And what if the paralegal had come with all the information regarding why the account was suspended, particularly if invalid clicks was the reason?  Google losing a case for $721 is far less dangerous to the AdSense program than if the paralegal had come with documents supporting how Google determines whether clicks are invalid or not.  You know if she had, those documents would be torn apart and reverse engineered by publishers gone bad who are trying to determine how they could commit click fraud on their account without getting caught.

It will be interesting to see if more cases are brought against Google by suspended publishers.  And if they do, if Google will be sending more information to court with their paralegals to defend themselves. 

And if you are considering in small claims, do keep in mind that the AdSense terms state that any dispute or claim “shall be adjudicated in Santa Clara County, California”. 

So what does everyone think?  And if you are a suspended publisher, are you going to file in small claims to see about getting the money owed?  Or are you rooting for Google, since it is “bad” publishers who cause advertisers to disable advertising in the content network completely, meaning less revenue available for all publishers.

Update:  Susan did some digging around, and it turns out this publisher was clearly violating the AdSense terms by using AdSense on a parked domain that had nothing but a large AdSense ad unit in the middle of the page.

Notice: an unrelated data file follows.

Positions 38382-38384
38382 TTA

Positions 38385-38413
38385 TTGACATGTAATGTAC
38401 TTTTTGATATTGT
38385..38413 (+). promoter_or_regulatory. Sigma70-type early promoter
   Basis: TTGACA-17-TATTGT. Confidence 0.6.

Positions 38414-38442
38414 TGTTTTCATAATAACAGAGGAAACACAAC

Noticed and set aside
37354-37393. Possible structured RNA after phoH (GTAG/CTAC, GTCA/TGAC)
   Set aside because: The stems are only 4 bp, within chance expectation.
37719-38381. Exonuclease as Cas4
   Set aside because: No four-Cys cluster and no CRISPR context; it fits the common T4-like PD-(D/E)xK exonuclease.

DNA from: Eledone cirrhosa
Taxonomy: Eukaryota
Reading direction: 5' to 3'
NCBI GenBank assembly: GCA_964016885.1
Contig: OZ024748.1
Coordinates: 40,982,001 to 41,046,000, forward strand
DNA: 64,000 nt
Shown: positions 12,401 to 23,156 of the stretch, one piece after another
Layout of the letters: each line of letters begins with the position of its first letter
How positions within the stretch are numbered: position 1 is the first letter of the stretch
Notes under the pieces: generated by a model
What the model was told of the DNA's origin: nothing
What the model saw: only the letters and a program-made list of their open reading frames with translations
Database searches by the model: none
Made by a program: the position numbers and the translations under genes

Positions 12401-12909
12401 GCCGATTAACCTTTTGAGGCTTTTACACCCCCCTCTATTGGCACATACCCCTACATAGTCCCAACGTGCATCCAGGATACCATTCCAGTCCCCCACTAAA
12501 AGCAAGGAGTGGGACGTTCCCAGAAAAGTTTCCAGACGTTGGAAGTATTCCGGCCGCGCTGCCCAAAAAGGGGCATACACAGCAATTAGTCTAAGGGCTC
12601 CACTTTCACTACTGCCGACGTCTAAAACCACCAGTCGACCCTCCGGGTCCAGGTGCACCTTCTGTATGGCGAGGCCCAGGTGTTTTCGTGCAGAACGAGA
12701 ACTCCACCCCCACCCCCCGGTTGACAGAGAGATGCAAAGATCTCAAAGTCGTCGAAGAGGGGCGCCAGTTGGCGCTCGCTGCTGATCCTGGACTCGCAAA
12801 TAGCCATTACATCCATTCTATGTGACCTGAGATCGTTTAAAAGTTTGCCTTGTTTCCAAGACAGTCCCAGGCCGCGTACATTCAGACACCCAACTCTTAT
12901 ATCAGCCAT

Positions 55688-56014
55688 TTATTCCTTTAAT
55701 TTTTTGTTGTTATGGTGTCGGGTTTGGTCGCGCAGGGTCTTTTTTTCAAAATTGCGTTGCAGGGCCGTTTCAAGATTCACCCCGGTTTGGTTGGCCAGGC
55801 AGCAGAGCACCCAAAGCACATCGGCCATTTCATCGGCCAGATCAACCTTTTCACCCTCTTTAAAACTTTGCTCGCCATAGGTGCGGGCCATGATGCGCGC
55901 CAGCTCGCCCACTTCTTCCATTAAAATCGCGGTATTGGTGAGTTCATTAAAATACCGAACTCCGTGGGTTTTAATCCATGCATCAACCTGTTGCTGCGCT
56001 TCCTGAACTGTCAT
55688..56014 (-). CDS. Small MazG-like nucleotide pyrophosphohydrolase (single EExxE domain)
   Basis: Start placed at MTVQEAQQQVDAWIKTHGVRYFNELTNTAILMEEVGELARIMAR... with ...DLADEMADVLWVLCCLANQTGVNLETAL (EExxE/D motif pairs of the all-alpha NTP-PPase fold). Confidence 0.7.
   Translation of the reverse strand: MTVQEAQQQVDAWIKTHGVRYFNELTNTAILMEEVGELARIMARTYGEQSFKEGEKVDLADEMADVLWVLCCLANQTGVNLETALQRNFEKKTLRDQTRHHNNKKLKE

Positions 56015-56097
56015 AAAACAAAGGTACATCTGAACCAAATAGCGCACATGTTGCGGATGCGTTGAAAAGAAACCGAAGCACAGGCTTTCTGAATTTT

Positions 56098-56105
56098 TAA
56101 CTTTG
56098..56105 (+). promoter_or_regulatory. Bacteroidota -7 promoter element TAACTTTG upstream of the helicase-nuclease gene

Aaron Greenspan posted the following on the AdSense support forums immediately after he was suspended.

I have a domain name that gets a lot of traffic, and I wanted to sign up for AdSense for Domains when I purchased the domain back in April. At the time it looked like the program was closed, but the page encouraged people to sign up for normal AdSense accounts, which I did. Instead of using the AdSense for Domains page, which I couldn’t, I put an AdSense block in the middle of the page, and a lot of people clicked on it for several months. Today, Google cancelled my account citing the verbiage about posing a risk to advertisers.

When someone pointed out that he had no content and was in violation of the AdSense terms, he responded:

I suppose I didn’t realize that not having content was forbidden with typical AdSense (as I don’t see that in the Terms and Conditions, but maybe I missed it). In any event, it seems disingenuous of Google to encourage people who are obviously looking to park domains with no content to sign up for a program that will penalize them for having no content. It was an honest mistake if it was a mistake at all. Google certainly profited from my traffic…

He also posted a lengthy post threatening legal action.

If the publisher had read the terms and policies (which he would have had to agree to when he signed up) he would have known that the policies state “No Google ad may be placed on any non-content-based pages.”  And yes, a page with nothing on it but an AdSense ad unit in the middle definitely qualifies as non-content.